May 6, 2016
‘For a while now, [Patti] Smith has been the sort of feel-good, feels-real celeb…
who gets invited to ‘guest edit’ Vogue when the Dalai Lama is resting.
Oh dear… Guy demonstrates an extrovert’s impatience with introverted Smith’s punk-Mrs-Havisham routine, but I find “nostalgia as a borderline fugue state” something that sounds worth aspiring to at this point.
And I guess the question is: Have we mellowed, or has she?
For the most part, M Train continues in this vein. It reads like the work of someone who has learned to trust her instincts, telling us what she genuinely takes pleasure in rather than what she thinks she ought to be seen referencing.
Once her diaristic poem-texts let us in on her ‘urge to shit voltaire style’; now we get Our Lady of the Cat Litter Tray. A typical diary text of old was: ‘i rummage thru the closet. it takes a long time, but i finally find what i am looking for. a sack of red skin.’ Now, she tells us she spends her days sprawled in front of ITV3 for (hooray!) all-day binges of Inspector Morse, Cracker and A Touch of Frost. (…)
There’s something of this, too, in the way she transforms low-life cruisers like Rimbaud and Mapplethorpe into virtual saints…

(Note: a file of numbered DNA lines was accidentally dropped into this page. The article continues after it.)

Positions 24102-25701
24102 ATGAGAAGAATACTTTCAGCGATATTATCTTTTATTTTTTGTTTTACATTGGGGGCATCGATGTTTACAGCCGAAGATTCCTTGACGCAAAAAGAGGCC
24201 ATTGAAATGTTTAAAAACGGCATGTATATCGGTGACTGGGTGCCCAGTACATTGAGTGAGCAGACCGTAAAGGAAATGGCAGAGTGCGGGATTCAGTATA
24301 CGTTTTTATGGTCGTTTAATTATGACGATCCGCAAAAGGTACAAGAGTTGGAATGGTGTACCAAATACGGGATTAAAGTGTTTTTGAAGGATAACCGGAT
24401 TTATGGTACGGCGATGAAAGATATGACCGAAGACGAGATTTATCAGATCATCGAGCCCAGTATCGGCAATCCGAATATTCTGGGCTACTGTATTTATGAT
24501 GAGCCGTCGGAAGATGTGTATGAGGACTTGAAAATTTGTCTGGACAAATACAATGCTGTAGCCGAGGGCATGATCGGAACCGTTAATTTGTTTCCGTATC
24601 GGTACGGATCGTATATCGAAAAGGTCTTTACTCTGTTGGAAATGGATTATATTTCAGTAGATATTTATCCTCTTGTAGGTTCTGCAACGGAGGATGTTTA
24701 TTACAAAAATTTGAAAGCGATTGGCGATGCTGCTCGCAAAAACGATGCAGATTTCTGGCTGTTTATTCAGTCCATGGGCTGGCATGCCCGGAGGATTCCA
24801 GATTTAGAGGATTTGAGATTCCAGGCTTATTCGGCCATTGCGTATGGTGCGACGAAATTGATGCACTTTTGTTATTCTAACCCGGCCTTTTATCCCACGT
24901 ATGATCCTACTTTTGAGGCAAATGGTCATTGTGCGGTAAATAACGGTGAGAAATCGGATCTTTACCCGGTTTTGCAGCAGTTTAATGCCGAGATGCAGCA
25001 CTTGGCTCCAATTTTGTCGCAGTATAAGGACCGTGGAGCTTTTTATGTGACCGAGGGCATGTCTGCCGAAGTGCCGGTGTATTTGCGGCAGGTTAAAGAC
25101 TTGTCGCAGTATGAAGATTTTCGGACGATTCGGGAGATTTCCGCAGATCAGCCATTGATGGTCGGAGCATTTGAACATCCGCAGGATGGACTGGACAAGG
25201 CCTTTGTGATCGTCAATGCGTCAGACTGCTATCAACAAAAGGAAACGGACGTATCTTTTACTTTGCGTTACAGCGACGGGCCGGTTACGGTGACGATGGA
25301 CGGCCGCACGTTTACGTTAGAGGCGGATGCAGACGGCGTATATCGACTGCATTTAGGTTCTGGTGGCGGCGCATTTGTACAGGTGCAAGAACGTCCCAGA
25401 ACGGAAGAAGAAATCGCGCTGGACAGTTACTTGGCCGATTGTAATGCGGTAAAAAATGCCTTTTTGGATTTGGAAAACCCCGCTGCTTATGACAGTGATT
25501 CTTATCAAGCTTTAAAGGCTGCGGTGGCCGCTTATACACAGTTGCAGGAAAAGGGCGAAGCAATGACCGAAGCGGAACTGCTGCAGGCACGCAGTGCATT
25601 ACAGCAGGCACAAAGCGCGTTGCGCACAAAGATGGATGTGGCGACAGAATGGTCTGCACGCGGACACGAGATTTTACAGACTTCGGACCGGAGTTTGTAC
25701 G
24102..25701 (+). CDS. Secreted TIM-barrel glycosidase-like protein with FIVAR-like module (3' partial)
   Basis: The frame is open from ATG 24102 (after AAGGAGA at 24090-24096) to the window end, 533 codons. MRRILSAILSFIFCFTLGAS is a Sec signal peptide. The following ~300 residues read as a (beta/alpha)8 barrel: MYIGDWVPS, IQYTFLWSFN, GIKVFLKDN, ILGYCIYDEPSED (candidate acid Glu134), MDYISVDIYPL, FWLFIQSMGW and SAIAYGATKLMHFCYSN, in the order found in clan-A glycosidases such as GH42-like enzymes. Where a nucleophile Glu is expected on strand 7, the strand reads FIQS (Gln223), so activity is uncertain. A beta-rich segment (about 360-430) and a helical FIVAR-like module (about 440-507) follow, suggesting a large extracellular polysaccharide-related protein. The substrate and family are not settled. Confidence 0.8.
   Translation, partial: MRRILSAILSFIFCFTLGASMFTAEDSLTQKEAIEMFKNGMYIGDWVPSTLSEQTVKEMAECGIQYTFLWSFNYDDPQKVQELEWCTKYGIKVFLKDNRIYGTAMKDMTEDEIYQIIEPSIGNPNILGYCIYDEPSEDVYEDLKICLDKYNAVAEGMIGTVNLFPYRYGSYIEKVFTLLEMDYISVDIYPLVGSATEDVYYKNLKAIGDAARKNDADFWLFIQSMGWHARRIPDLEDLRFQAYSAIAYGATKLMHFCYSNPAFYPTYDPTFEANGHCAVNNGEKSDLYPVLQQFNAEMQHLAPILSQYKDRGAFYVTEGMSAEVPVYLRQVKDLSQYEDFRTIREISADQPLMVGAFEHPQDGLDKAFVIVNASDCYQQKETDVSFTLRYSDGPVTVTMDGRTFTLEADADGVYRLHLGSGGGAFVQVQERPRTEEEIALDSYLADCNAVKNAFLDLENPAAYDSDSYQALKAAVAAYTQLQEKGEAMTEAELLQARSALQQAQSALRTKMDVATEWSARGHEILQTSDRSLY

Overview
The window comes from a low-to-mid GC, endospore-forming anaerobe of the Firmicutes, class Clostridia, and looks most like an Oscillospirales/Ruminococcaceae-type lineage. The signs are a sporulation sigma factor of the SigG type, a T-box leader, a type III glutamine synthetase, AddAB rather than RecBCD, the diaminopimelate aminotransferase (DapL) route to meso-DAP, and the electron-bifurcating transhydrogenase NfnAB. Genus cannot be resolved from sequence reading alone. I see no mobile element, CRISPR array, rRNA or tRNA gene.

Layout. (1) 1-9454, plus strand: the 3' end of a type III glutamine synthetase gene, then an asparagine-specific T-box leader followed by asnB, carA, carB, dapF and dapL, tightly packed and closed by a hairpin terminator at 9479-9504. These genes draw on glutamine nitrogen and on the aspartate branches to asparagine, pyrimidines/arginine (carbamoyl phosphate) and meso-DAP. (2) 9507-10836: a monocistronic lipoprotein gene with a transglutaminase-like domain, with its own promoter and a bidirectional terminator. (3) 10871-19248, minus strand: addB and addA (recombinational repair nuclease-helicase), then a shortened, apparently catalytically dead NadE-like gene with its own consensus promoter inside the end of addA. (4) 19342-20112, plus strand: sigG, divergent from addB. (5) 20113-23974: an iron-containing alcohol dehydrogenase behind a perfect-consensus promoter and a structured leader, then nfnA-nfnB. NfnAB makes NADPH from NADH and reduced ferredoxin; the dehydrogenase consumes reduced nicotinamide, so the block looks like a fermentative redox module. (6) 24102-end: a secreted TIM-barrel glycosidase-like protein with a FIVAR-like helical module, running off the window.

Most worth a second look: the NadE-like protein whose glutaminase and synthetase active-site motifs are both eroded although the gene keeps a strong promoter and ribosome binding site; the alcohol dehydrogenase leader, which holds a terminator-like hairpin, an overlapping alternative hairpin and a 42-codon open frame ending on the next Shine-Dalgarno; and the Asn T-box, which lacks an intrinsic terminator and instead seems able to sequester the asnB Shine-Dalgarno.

Everything she says about [Mapplethorpe] has to be taken on trust, since from the evidence of his work (and Patricia Morrisroe’s eye-opening biography) you get a rather different impression: that of a distinctly un-spiritual man, cold, aloof, a manipulative careerist. You might even argue that if or when his images work, it is because they insist not on the joyously spiritual but on a darker and contrary message: this is flesh, it is nothing else. Mapplethorpe was an artist driven by carnal furies, which is not something you’d ever say of Smith. She’s too, well, nice; our own trendy rock’n’roll vicar. (…)
In many ways, Smith is still the teenage Patti Lee, who stuck texts and pics and reproductions on her New Jersey bedroom wall in a crazy-paved collage of British Invasion pop, Catholic symbology and European art: saints and sinners and sexy English singers. She’s a soul collector, still indulging her artsy teenager’s habit of assuming the implied persona of every new enthusiasm, be it Virginia Woolf, Edie Sedgwick or Joan of Arc. Unfortunately, this risks turning fraught, painful lives into kitschy trinkets, designed to lend the wearer profundity by association.
Doesn’t the deeply ingrained habit of starstruck homage sit uneasily with her occasional Mother Courage posturing and blowsily libertarian, anarchist-lite politics? In a 2003 interview, she described herself as ‘essentially a late 18th-century, early 19th-century kind of person’, and went on: ‘There is a part of me that likes to serve the people. In a different era, I’d have liked to have worked with Thomas Paine.’ A pretty infallible rule of rock thumb is: anyone brandishing the word ‘people’ (there was also her 1988 song, ‘People Have the Power’) no longer considers themselves one of the people, and probably hasn’t for some time. Smith has always seemed to have conceived of rock’n’roll as a particular and solemn form of donning the veil.
He doesn’t really like anything after Horses, but Waves has three great cuts, come on.
PS: Here’s me on Patti Smith in 2014.